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FEED - Artists and Digital Influence: a show around the theme of artists who use technology in creation of their work. Thirty or forty years ago this might have been a exciting topic to build a show around, with maybe ten or twenty artists doing really exciting work aided by the use of then cutting edge technology.

Now, its a much harder sell.

Artists have been using technology for decades in the creation their work and the number of artists who are influenced by digital technologies is impossible to gauge. Perhaps the days of shows attempting to survey the of landscape of digital art needs to come to end and more focused views needs to take place. I'm thinking here of specific themes such as Post Digital Painting (an exhibition at Cranbrook from 2003 featuring Carl Fudge as well), Rapid Proto-Typed Sculptures or Political Activist Art on the Web. Even with a more specific thematic shows like these, narrowing the playing field could be difficult. Perhaps what I'm saying is that electronic/digital media is now such a part of the artistic landscape that building a exhibition around it as a general theme is as difficult as doing show called OILY - artists and the influence of paint.

Stepping down from my soapbox for moment, the good news is, all this doesn't stop FEED from being a very good show. Fortunately, the work in this exhibition is so strong that any gripes about the titling are easily ignored. Interestingly, the show’s claim in the use of "groundbreaking digital technology", though the exhibition felt very rooted in the past.

When you first enter the space you are greeted by generative works by Lukasz Lysakowski and Brian Knep. Lysakowski's Frequencies is reminiscent of early computer compositions by such pioneers from the 60's and 70's as A. Michael Noll, Patsy Scala and Joseph Scala as well as having a quality that reminds me of 8 bit videos games (imagine an Atari 2600 gone haywire). This two channel video is created by the feedback and interaction between the breaking down of the video and the grating quality of the audio. Brian Knep's pieces seem to be rooted in the early algorithm art of Ben Laposky's Oscillons, although quite beautiful to look at, they lack the tension of Lysakowski's piece.

Marsha Cottrell's gorgeous Vignette's are the decedents of 1960's typewriter art and the early ASCII art that flourished on BBS in the early days of the internet. These dense inkjet prints, somewhere between landscapes and outer-space photographs, are so rich and beautiful that I found myself returning to them several times.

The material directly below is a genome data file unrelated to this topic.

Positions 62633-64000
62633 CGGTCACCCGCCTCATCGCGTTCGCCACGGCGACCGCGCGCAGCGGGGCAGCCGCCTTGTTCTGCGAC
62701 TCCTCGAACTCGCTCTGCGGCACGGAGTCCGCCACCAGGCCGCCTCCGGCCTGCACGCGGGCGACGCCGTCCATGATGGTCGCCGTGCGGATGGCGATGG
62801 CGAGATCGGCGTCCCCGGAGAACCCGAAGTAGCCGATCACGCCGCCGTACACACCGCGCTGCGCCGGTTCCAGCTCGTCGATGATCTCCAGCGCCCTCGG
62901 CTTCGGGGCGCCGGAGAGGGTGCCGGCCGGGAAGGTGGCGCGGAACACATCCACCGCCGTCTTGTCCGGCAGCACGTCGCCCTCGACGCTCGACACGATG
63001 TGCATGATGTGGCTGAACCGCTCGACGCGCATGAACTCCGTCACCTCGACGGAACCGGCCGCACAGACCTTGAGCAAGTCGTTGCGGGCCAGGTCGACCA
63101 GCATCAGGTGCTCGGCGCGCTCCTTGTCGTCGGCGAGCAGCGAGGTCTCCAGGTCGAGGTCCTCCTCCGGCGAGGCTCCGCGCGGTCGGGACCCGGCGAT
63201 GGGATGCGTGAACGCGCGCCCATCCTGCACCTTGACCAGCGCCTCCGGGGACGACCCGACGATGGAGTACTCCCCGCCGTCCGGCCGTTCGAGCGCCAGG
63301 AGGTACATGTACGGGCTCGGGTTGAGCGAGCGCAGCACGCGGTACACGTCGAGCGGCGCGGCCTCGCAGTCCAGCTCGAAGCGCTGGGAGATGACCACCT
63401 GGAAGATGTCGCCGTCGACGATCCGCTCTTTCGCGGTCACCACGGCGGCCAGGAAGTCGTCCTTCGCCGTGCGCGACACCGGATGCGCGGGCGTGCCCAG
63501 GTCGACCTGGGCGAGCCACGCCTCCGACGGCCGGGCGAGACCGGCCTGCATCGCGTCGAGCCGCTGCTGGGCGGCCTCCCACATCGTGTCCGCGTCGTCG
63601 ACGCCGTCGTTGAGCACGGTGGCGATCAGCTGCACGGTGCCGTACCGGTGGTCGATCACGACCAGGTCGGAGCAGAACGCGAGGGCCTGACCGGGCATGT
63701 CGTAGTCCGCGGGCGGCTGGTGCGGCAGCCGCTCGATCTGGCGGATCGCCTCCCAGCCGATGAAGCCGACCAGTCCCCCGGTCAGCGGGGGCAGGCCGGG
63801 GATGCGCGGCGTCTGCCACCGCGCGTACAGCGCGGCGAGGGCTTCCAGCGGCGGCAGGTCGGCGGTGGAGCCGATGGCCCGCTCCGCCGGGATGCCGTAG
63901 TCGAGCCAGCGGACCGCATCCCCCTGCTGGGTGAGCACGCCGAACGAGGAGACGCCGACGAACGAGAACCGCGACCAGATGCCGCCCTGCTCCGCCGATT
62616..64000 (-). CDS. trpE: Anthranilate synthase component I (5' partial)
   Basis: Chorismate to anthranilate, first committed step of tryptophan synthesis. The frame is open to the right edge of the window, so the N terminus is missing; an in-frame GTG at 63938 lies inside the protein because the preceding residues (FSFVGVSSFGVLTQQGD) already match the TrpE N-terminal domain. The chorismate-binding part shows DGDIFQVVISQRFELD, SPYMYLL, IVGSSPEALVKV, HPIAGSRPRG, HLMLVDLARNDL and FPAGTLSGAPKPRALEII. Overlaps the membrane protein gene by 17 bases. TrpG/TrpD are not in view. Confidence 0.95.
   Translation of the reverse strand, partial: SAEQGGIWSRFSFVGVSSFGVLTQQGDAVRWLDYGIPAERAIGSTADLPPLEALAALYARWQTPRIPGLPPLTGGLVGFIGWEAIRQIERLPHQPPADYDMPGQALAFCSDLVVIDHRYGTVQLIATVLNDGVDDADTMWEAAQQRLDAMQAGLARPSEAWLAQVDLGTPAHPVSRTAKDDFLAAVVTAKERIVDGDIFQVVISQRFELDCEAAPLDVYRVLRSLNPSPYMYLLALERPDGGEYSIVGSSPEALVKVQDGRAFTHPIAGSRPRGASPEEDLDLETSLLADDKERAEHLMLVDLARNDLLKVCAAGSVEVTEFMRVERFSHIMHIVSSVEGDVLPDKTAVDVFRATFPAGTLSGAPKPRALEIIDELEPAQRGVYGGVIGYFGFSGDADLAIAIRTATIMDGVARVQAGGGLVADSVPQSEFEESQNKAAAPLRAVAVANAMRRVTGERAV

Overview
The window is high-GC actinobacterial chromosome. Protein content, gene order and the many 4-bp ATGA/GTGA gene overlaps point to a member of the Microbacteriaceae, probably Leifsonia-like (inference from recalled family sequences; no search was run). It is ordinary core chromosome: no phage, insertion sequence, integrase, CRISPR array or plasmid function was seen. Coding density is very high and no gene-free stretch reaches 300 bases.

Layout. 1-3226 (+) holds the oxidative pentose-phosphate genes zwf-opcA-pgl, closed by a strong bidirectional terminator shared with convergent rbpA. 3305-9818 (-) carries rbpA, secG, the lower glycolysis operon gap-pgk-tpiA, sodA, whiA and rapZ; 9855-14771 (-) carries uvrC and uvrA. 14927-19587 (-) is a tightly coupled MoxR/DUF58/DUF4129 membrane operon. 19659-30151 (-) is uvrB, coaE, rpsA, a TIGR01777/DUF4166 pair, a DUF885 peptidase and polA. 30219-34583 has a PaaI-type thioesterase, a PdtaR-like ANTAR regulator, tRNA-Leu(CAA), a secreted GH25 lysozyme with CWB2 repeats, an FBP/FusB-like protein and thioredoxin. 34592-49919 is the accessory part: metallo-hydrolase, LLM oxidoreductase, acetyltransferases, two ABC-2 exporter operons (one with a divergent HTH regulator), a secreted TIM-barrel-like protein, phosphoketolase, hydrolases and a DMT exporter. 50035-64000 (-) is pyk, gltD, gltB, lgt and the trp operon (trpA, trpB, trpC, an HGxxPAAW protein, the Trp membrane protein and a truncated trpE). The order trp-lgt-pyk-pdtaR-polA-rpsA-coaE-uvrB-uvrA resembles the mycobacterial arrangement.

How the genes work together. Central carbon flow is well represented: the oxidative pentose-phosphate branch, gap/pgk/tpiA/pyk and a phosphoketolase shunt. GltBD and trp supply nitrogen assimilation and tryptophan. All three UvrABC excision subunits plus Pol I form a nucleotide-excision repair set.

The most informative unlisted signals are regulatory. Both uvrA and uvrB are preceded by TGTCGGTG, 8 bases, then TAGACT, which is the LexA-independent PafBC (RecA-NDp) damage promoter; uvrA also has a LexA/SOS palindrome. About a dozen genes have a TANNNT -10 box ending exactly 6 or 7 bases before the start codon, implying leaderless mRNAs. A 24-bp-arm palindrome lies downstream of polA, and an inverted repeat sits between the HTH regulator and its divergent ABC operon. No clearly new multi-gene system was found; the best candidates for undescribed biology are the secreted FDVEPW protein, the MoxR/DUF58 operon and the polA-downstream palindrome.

Carl Fudge's paintings remind of both the early 60's algorithmic paintings of Manfred Mohr and of neo-pop biomorphic abstraction ala Murakami. For me, the beauty of Fudge's work comes from the play between the coolness of math and geometry and the eros of the Japanese anime that inspires the images.

The development of CAD (computer aided design) and RPS (rapid prototype systems)in the mid 70's led to almost immediate experimentation by artists such as Robert Mallary. In the mid 90's when the process was refined and expanded (there are no less than six different methods of RPS today), many artists, such as Michael Rees, began to make some truly wonderful sculptures with the process. Three of the ten artist in FEED used CAD and RPS to develop their work. Joe Wood and Sharon Egelstein both produced biomorphic cellular sculptures. The former, in the form of jewelry; the latter, as a large inflatable structure. I have a long been a fan of Karin Sanders wonderful little figurative sculptures. Each person portrayed is scanned with a full body 3-D scanner and then printed on a rapid prototype machine in thin slices of plastic 1/10th their original size. Sander's sculptures act as miniature deadpan stand-ins with a quiet uncanniness that is both charming and mildly disturbing.

In the tradition of 60's conceptual photographers, like Victor Burgin and Hans Peter-Feldman, Penelope Umbrico, take found imagery out of context to create her images. Working from catalog images, Umbrico isolates elements for the picture to create her compositions. TV screens, doorways and mirrors become monochromatic abstractions, oddly sliced landscapes and strangely cropped interiors. Her photos have a beautiful disorienting feeling to them that I found very attractive. Like Cottrell's prints, I found myself returning for second and third looks.

Sue Yang and Cameron Shaw were paired together because of their relation to the botanical. Yang’s photos of lily pads and marbles are placed on the floor to create a type of faux zen garden. Shaw's Bloom Field, is the most technologically simple piece in the exhibition but also the most optically stimulating and engrossing. Composed simply of small colored light bulbs set into wall surround by angled mirrored surfaces, Bloom Field creates a dazzling field of flowers that seems to move as walk past it. Shaw demonstrates that you can be optically sophisticated by the most technologically simplistic means.

Although, in my opinion curators need to begin to reexamine the how’s and why’s of putting together exhibitions of electronic art in new way that examine the richness of the work (be it social, political or aesthically) as opposed to the hippness of the technology, FEED's success as an exhibition is a testament to quality of the art in the show.

Massachusetts College of Art

"FEED - Artists and the Digital Influence" is until December 11th in the Sandra and David Bakalar Gallery at Massachusetts College of Art at 621 Huntigton Ave.

All images are courtesy of the artists and the Sandra and David Bakalar Gallery.

Joe Zane is a new contributor to Big, Red & Shiny. Learn more at his website.

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